THE ‘peaceful reunification’ of Taiwan with the mainland is one part of Xi Jinping’s ‘China Dream’ that’s unlikely to be rapidly realised. The most obvious alternative provides ample cause for alarm.
China marked its national day at the start of the month with an unprecedented number of warplane incursions into Taiwanese airspace. A week later, on the eve of the 110th anniversary of the revolution that transformed China from a dynastic empire into a republic, President Xi returned to the theme.
While declaring that “reunification through a peaceful manner is most in line with the overall interest of the Chinese nation, including Taiwan compatriots”, he warned against underestimating his people’s will, ability and determination “to defend national sovereignty and territorial integrity”, adding: “The historical task of the complete reunification of the motherland must be fulfilled, and will definitely be fulfilled.”
That sounds more like a threat than a promise, and Xi has earned a reputation of sorts for following through on his threats. He also identified “Taiwan’s independence separatism” as the chief obstacle to reunification and “the most serious hidden danger to national rejuvenation”, while warning against “external interference” in what he sees as “purely an internal matter for China”.
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That’s clearly a reference to the US and its Asia-Pacific allies; in fact, it’s impossible to separate the Taiwan issue from the convolutions of China-US ties.
Colonised by the Dutch in the 17th century, Taiwan remained under foreign occupation for much of its history until the end of World War II, when it was handed to Nationalist China after the defeat of Japan, the last of the occupiers. Even though the archipelago is just 180 kilometres off the coast, over the centuries Chinese rulers had not been particularly bothered about its fate.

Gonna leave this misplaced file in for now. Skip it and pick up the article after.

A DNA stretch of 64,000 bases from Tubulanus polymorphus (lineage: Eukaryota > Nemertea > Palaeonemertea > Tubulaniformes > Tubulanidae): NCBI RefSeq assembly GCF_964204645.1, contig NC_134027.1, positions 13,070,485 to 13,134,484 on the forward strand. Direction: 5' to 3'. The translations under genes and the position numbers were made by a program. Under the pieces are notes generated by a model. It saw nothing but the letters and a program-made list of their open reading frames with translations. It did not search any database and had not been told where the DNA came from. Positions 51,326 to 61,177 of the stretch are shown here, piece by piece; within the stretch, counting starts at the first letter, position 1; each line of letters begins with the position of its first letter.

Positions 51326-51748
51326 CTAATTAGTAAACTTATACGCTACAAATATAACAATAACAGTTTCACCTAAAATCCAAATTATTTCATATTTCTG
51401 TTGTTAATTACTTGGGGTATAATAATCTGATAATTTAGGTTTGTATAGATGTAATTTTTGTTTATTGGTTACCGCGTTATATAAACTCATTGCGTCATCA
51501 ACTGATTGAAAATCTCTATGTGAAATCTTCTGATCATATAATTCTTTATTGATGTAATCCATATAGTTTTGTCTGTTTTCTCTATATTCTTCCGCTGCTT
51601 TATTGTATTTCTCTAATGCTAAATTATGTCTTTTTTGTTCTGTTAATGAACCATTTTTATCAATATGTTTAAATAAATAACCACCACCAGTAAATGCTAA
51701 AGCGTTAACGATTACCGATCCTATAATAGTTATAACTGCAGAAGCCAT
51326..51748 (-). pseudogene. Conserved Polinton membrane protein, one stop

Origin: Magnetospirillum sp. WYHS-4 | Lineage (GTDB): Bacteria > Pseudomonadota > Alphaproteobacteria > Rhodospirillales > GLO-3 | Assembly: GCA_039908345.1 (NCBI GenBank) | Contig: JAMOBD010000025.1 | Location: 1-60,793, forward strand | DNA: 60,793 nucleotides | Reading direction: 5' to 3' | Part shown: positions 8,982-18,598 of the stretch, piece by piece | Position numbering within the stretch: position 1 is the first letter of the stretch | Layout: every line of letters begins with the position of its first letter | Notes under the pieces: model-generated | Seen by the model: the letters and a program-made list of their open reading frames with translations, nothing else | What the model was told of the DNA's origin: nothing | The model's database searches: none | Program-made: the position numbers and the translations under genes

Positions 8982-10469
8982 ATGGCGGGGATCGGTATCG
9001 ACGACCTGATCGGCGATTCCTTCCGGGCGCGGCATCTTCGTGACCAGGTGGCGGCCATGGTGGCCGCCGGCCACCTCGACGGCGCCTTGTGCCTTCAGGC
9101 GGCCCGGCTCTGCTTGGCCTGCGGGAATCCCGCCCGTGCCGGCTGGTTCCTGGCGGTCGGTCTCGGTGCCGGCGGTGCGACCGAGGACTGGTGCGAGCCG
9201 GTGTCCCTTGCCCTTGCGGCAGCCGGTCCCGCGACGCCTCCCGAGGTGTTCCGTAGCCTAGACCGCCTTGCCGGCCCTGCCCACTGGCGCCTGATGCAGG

By the late 1930s, when the Communist Party and the Nationalist Kuomintang (KMT) were in an uneasy alliance against Japanese occupation, it was Chiang Kai-shek rather than Mao Zedong, who was keen on Chinese rule over Taiwan. Mao favoured independence for the island. He changed his mind after winning the civil war in 1949, when the defeated KMT retreated to Taiwan and dubbed it the Republic of China — and held China’s seat on the UN Security Council for the next three decades, courtesy of US backing. Throughout this period, Taiwan was under martial law, which wasn’t lifted until 1987.
It took a few more years for democratic governance to be instituted, and in recent decades the KMT has competed for power with the Democratic Progressive Party. The latter, more enthusiastic about formal independence than the KMT, has lately been on a winning streak, much to Beijing’s consternation.
At Taiwan’s national day ceremonies, which coincide with the anniversary of the 1911 revolution, President Tsai Ing-wen said no one can compel her country “to take the path China has laid out for us”, but also noted that as a sovereign state Taiwan did not need to formally declare independence.
Her government is concerned about what lies in store, with the defence minister saying that China would be capable of a full-scale invasion within four years.
That might be overly optimistic, if an invasion is what Beijing’s leadership has in mind. One can only hope that is not the case. Apart from the harm to Taiwan, it would also prove hugely problematic for China.
The spike in Chinese nationalism under Xi has caused alarm among neighbours and provided the West with an excuse for pushback. Militarism has been part of the trend, with a steady increase in military spending — although at $252bn in 2020 it’s still a fraction of US expenditure. Yet American war games envisaging US intervention in the event of an invasion of Taiwan have repeatedly suggested that China would emerge victorious.
A more pertinent question would be whether there’s any appetite in Washington for a military confrontation with China, especially after Afghanistan. But one should never underestimate the hawks, and the Biden administration has shown little inclination to recalibrate the hostility of the Trump years beyond using somewhat more temperate language.
Like Joe Biden, Xi has plenty to contend with on the domestic front, from an energy crunch to his relatively new policy of ‘common prosperity’. The latter is certainly an intriguing twist to ‘socialism with Chinese characteristics’, which over the decades has been hard to distinguish from neoliberal capitalism under an authoritarian polity. It remains to be seen whether it will entail significant structural changes, beyond bringing billionaires to heel.
As far as Taiwan is concerned, a great deal depends on whether Xi sees reunification as essential to his legacy. That’s not the only danger, though. There are US troops in Taiwan and, absurdly, US coast guard vessels traversing the Taiwan Strait. It’s worth remembering that the line between deterrence and provocation is thinly drawn.
Published in Dawn, October 13th, 2021